Middle Beyond Extremes contains a translation of the Buddhist masterpiece Distinguishing the Middle from Extremes. This famed text, often referred to by its Sanskrit title, Madhyantavibhaga, is part of a collection known as the Five Maitreya Teachings. Maitreya, the Buddha's regent, is held to have entrusted these profound and vast instructions to the master Asanga in the heavenly realm of Tushita.
In pithy verses, Distinguishing the Middle from Extremes employs the principle of the three natures to explain the way things seem to be, as well as the way they actually are. Unraveling the subtle processes that condition our thinking and experience, Maitreya's teaching reveals a powerful path of compassionate vision and spiritual transformation. Distinguishing the Middle from Extremes is here presented alongside commentaries by two outstanding masters of Tibet's nonsectarian Rimé movement: Khenpo Shenga and Ju Mipham. Maitreya and Asanga, who lived during the fourth century C.E., are the progenitors of the Approach of Vast Activity, one of two great currents of Mahayana view and practice. Their works have achieved the status of unique spiritual classics.
Maitreya describes the multifaceted interdependent processes whereby consciousness manifests and expresses itself. When on this path of experience we equally acknowledge the expressions of mind and their intrinsic nature, we will, he promises, discover a flawless and bountiful perspective—a discovery of unlimited resources. Maitreya's terse instructions are accompanied here by two commentaries.
The first, by Khenpo Shenga (1871–1927), intersperses glosses and explanatory remarks between the words of the root text. Unique to Shenga's approach is that he literally never adds a word of his own—all of his comments are extracted verbatim from the classical commentary of Vasubandhu. The second commentary, by Ju Mipham (1846–1912), seeks to explain and provide clear solutions by taking up the issues set forth in the verses and offering his understanding of them.
"In his Five Teachings, the protector Maitreya the Regent, who has mastered the ten grounds, reveals fully and flawlessly the view, meditation, conduct, and fruition that is accomplished through the Great Vehicle. With utmost profundity, his teachings reach far and wide; they are a treasury of scripture, reasoning, and oral instruction."—Chökyi Nyima Rinpoche
"This is the most readable translation I have ever seen of Maitreya's profound text Distinguishing the Middle from Extremes, together with two of the most incisive commentaries from Tibet. The translation is so lucid and precise, even one sentence can pull the reader toward deep experience of meaning. Invaluable for scholars and meditators, this is a work to be celebrated."—John Makransky, Associate Professor of Buddhism, Boston College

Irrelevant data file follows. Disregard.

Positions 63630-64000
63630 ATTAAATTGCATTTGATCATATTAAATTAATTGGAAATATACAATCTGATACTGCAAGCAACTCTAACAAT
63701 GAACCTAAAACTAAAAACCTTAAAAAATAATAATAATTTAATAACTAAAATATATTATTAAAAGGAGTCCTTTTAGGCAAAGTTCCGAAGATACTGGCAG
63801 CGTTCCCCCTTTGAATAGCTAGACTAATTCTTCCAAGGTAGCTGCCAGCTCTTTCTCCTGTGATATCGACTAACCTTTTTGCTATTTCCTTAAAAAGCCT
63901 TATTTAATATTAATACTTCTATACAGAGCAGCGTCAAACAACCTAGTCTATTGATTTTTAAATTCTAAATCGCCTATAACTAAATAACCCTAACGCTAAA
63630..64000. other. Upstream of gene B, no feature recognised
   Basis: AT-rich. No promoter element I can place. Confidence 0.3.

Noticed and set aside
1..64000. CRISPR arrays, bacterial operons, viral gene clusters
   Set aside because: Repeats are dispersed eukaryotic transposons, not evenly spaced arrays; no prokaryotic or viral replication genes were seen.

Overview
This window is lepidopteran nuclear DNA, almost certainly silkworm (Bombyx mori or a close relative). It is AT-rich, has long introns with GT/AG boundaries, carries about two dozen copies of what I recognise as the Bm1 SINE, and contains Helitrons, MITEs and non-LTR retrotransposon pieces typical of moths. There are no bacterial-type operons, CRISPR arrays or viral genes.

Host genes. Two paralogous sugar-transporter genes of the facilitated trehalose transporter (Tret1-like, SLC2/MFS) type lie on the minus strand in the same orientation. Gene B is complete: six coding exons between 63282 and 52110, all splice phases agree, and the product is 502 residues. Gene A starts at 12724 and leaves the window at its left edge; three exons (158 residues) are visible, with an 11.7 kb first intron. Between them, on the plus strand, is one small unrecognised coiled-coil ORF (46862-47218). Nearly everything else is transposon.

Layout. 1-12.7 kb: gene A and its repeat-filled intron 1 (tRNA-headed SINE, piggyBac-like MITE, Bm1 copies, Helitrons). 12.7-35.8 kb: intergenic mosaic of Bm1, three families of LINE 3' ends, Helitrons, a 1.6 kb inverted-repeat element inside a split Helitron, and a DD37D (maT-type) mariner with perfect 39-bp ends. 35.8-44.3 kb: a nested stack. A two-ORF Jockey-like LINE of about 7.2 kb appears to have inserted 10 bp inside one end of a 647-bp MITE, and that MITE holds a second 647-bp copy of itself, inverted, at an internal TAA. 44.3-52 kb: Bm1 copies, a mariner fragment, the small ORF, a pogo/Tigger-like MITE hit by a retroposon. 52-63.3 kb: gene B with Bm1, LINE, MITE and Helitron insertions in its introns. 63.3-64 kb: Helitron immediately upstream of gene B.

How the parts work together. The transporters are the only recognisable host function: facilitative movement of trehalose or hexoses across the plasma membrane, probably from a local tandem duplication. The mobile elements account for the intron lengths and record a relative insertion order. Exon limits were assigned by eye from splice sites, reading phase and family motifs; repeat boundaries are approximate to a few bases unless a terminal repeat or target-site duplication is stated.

"This timely volume is a much welcomed addition to our body of Yogacara literature in translation. This profound text—one of the five Yogacara treatises associated with the legendary Indian master Maitreya—is both an analysis of the extreme views to which we are all too prone and a succinct summary of the Middle Path that takes us beyond extremes. The translation of the root verses is accompanied by two recent Tibetan commentaries. The first carefully elucidates the often cryptic verses themselves, while the second fully elaborates their sense and application. Together the text and its commentaries provide a comprehensive and accessible outline of the Yogacara view of reality. It is essential for any serious student of Yogacara."—William S. Waldron, Associate Professor of Religion, Middlebury College
"Academics and serious students will gain from it a key to many other Tibetan Buddhist texts and a rigorously tested foundation for Buddhist practice."—Thar Lam
"This is a fine translation . . . of a seminal text in Indian and Tibetan Buddhist traditions. It is accompanied by two commentaries that together make this notoriously difficult text surprisingly readable. . . . Represents a major contribution, of which scholars as well as practitioners will want to take note."—Religious Studies Review
"This fascinating translation of Maitreya's Madhyantavibhaga is a lynchpin for students of the classics. . . . The end-path of this critically important text is to aid the seeker in discerning reality free of dualistic extremes. This translation does that job admirably well. . . . Of value to the reader is a superb 23-page English-Tibetan-Sanskrit glossary."—New Age Retailer